Within any domestic economy, every individual is both an exporter and an importer. Individuals that produce and sell goods and services to other individuals can be regarded as exporters of these goods and services whilst individuals who buy these goods and services can be regarded as importers.
Since in a domestic economy every individual is both an exporter (a seller) and importer (a buyer), the state of this selling and buying can be ascertained by the domestic balance of payments. Note that the balances of payments do not alter the purchasing power of money in that country. This is because, for a given money supply, an individual that sold his goods has increased his demand for money while an individual that bought these goods has reduced his demand for money. Consequently, no change in the overall demand for money takes place.
This means that for a given supply of money and an unchanged demand for money the purchasing power of money remains unchanged.
As with the balances of payments within a country, the balance of payments between countries does not cause changes in the respective purchasing power of money and hence does not determine the currency rates of exchange.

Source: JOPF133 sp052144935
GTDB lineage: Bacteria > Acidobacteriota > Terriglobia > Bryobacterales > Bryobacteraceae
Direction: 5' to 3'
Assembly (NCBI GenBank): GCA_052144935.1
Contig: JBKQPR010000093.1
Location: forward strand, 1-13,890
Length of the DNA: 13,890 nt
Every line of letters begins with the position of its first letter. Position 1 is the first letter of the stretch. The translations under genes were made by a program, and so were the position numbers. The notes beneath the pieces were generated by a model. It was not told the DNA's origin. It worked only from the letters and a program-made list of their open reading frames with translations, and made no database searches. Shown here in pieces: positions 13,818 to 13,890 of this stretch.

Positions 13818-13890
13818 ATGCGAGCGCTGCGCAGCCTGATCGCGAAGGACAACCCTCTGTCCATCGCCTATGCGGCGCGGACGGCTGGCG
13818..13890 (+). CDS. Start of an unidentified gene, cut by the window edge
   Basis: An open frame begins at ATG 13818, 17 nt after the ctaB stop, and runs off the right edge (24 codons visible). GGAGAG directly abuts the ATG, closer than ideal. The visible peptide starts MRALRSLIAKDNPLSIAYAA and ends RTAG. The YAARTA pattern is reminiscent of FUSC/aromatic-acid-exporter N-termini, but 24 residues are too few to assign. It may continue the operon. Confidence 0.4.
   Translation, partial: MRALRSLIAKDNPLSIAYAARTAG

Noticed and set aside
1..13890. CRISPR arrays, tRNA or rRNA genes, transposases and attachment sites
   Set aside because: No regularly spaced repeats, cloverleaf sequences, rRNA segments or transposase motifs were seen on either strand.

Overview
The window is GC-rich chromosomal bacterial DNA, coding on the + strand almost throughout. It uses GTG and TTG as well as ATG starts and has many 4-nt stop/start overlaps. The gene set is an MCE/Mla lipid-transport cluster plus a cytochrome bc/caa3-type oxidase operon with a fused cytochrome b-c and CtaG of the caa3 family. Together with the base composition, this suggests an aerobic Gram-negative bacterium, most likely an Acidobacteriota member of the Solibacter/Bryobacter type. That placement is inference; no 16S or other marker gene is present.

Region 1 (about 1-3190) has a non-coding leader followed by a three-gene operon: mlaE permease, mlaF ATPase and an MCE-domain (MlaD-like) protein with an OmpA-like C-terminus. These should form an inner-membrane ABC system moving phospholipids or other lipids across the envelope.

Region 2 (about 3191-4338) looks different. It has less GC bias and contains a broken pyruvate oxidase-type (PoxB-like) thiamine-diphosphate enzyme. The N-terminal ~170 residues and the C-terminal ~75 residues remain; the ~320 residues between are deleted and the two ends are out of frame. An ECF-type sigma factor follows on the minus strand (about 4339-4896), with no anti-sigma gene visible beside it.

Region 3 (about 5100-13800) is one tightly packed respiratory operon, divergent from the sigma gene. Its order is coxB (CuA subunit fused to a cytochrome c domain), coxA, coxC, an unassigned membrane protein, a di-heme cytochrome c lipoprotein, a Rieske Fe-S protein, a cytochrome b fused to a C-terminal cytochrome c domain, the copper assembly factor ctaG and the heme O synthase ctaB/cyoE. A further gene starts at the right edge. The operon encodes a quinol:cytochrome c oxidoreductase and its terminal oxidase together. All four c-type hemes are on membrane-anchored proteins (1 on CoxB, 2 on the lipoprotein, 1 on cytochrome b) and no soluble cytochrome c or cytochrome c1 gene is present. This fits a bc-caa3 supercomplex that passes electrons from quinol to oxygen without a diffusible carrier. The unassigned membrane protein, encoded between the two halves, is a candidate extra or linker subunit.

Indeed we can observe that a narrowing in the US trade account deficit with Japan between June 2007 and February 2009 was actually associated with a decline in the exchange rate of the US dollar versus the yen – less yen per US dollar (see chart), the exact opposite of the popular conceptualization.
Now, from March 2012 to January 2017 a narrowing in the US trade account deficit with Japan was associated with a strengthening in the US dollar versus the yen, which is in line with the popular framework. What is clear that there is no observable clear relationship, which supports the popular thinking regarding the balance of payments and the exchange rate.
Printing Money and the Exchange Rate
Let us assume that the rate of exchange between the U.S. dollar and the yen is 1:1, i.e., one dollar for one Yen, and it is in line with the respective purchasing power of the U.S. and Japan.